Monthly Archives: February 2012

Strengthened China market lifts Pope Resources’ 4Q, earnings, revenues

By Rachel Pritchett

POULSBO — Pope Resources reported increased income for the fourth quarter of 2011, thanks to bigger demand from China for logs and lumber.

The Poulsbo-based company reported net income of $2.3 million on revenue of $17.8 million, compared with income of $1.7 million on revenue of $8.4 million for the same period in 2010.

“The big story for 2011 was strong demand from China for logs and lumber,” said David Nunes, president and chief executive officer.

Nunes pointed to a record harvest in 2011 of 90 million board feet.

Also, the company enjoyed a 17 percent increase in log prices, according to a statement.

Pope Resources and partners own or manage 178,000 of timberland and development property in Washington and Oregon.

Springtime gas set to go higher in Kitsap

By Rachel Pritchett

Kitsap gas prices, which never really recovered from a high of $4.37 in June 2008, hold no promise of going lower now.

“We’ll see a rise this spring. Beyond that, it’s hard to guess,” said Jennifer Cook, spokeswoman for AAA auto club.

Monday’s price for a gallon of unleaded in Kitsap stood at $3.55 a gallon, up nine cents from a month ago, and up 27 cents from a year ago.

Springtime typically sees a rise in gas prices as refineries reduce production to switch over from winter fuel blends to summer fuel blends and do maintenance. But the hike often follows a wintertime reduction in prices, which didn’t happen this year, Cook explained.

So the springtime rise will piggyback on already higher-than-expected prices.

“It will be interesting to see this year if the market can bear it,” she said.

The price of oil is hovering in the high 90’s now and on the way up in the past few days.

Pile on top of that the unrest in the Middle East for an even more unstable price environment. The European Union begins an oil embargo against Iran this summer, and Iran is threatening to cut off oil to the EU before that. And, growing unrest in Syria is being watched.

All that could push prices higher in coming months.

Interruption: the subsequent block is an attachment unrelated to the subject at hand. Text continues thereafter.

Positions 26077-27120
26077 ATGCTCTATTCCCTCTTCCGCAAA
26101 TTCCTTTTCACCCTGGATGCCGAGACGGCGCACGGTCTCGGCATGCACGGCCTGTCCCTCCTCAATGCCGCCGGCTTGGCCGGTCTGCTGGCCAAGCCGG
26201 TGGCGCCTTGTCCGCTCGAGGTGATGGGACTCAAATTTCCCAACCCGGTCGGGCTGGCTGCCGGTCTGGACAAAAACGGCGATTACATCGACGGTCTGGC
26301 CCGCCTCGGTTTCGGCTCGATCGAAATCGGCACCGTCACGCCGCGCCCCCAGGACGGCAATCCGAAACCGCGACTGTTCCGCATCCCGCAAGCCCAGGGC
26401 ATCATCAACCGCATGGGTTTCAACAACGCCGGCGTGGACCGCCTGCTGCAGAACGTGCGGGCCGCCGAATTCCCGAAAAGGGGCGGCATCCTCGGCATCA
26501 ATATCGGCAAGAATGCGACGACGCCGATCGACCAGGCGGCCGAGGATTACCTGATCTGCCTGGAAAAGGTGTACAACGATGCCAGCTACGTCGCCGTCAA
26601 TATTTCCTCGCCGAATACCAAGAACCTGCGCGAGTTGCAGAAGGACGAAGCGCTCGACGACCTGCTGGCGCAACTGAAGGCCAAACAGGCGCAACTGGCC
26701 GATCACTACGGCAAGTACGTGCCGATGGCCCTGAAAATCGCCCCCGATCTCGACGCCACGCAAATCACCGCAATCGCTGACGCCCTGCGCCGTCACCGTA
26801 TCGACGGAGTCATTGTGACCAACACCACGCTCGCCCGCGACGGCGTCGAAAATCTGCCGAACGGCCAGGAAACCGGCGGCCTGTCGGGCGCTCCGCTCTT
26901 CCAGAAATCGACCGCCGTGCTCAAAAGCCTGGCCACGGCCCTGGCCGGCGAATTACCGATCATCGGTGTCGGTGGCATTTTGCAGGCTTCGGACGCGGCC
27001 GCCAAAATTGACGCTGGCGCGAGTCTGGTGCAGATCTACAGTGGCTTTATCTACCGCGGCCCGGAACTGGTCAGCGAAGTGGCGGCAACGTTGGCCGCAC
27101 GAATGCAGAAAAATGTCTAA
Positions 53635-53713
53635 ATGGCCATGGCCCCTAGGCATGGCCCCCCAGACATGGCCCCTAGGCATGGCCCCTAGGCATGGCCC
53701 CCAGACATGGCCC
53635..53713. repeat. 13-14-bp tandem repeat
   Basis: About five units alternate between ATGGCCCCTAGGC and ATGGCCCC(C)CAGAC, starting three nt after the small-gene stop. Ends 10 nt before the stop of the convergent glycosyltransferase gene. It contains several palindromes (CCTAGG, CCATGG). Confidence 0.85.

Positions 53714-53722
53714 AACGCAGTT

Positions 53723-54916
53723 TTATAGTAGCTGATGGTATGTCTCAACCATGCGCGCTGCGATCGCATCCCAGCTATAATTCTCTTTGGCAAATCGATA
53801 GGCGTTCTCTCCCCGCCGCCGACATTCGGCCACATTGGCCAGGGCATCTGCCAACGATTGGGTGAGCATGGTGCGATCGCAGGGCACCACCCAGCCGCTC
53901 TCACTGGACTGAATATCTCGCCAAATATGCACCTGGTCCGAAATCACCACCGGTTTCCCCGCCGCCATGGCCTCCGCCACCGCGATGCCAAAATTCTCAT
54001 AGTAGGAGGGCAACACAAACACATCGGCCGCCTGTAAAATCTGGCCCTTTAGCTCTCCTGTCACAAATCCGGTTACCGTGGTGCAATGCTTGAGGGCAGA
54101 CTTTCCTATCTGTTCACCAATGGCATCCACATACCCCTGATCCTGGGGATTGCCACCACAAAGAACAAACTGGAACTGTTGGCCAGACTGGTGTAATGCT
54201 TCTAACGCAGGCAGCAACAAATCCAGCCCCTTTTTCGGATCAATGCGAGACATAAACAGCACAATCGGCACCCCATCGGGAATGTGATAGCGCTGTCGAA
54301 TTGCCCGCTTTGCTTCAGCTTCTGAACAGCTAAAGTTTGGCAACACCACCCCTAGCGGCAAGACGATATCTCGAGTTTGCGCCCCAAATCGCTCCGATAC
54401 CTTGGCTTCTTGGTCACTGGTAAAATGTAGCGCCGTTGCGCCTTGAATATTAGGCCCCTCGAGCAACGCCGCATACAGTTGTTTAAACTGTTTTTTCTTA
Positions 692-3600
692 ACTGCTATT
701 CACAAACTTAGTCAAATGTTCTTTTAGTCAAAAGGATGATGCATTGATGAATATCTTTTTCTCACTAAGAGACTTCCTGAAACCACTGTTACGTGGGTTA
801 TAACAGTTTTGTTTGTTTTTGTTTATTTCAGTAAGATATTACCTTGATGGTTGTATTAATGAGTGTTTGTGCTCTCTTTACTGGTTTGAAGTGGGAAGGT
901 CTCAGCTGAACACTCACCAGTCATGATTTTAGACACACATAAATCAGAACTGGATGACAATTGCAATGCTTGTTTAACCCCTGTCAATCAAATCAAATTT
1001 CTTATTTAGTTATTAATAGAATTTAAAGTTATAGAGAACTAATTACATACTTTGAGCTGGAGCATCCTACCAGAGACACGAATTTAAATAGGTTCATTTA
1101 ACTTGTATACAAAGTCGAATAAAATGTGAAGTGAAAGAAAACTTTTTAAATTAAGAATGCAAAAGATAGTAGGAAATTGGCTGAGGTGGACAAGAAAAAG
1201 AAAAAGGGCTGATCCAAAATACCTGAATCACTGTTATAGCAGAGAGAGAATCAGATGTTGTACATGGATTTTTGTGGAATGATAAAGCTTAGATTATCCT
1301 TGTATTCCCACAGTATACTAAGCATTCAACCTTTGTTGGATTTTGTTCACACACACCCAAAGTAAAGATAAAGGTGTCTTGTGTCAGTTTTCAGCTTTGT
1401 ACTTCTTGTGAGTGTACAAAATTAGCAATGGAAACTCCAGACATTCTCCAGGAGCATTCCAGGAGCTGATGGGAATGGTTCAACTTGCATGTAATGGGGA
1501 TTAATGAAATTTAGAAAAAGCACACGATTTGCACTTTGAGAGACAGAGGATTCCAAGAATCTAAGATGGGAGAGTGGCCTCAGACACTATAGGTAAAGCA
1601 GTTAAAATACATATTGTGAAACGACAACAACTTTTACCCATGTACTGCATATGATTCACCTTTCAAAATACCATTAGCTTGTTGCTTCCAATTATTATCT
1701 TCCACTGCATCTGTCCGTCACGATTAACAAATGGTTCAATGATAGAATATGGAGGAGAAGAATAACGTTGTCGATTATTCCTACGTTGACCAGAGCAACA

Ex-Dimension 4 employee gets hired


Bryan Yager, one of the Dimension 4 employees who lost their jobs just before the company closed and who gave me an interview when it did, left a message for me that he’s been hired by Microsoft, at least through June and maybe longer.

Congratulations, Bryan, and the best to you in your new job.

Rachel Pritchett

Effort to increase access to specialty medical care continues

A group called Project Access Northwest — active in King and Snohomish counties — has proposed a one-year pilot program in Kitsap County to increase low-income people’s access to specialty health care by removing barriers for them and physicians.

Local health leaders from a number of places that included Harrison Medical Center met Jan. 25 to hear Project Access’ proposal. It was the second time local health leaders met on the issue.

The effort is being spearheaded by Kitsap County Commissioner Rob Gelder, who spent years in health care.

The idea revolves around “telephone case management,” he said, adding most of the decisions of how the program would look still have to be made.

The proposal for the pilot program called for Project Access, Harrison, Peninsula Community Health Services, free clinics, private practices and labs create a new partnership to develop a system of donated charity care, with case management done by telephone, fax and email, keeping costs lower.

Eligible people would be ethnically diverse, and would live at or below 200 percent of the federal poverty level. In 2011 that was $44,100 for a family of four.

The group will look some more at the proposal, and then give it some public airing.

Gelder feels good about how the effort’s going.

“There’s definitely energy and passion about this as a potential program and approach about the uninsured and underinsured in out community.”

Why I held the D4 story

By Rachel Pritchett,, 360-475-3783

I hadn’t even gotten my coat off in the newsroom the morning of Monday, Jan. 23, when Publisher Charles Horton, rushing past my desk bound for somewhere else, hollered, “Did you hear about D4? Someone said they closed.”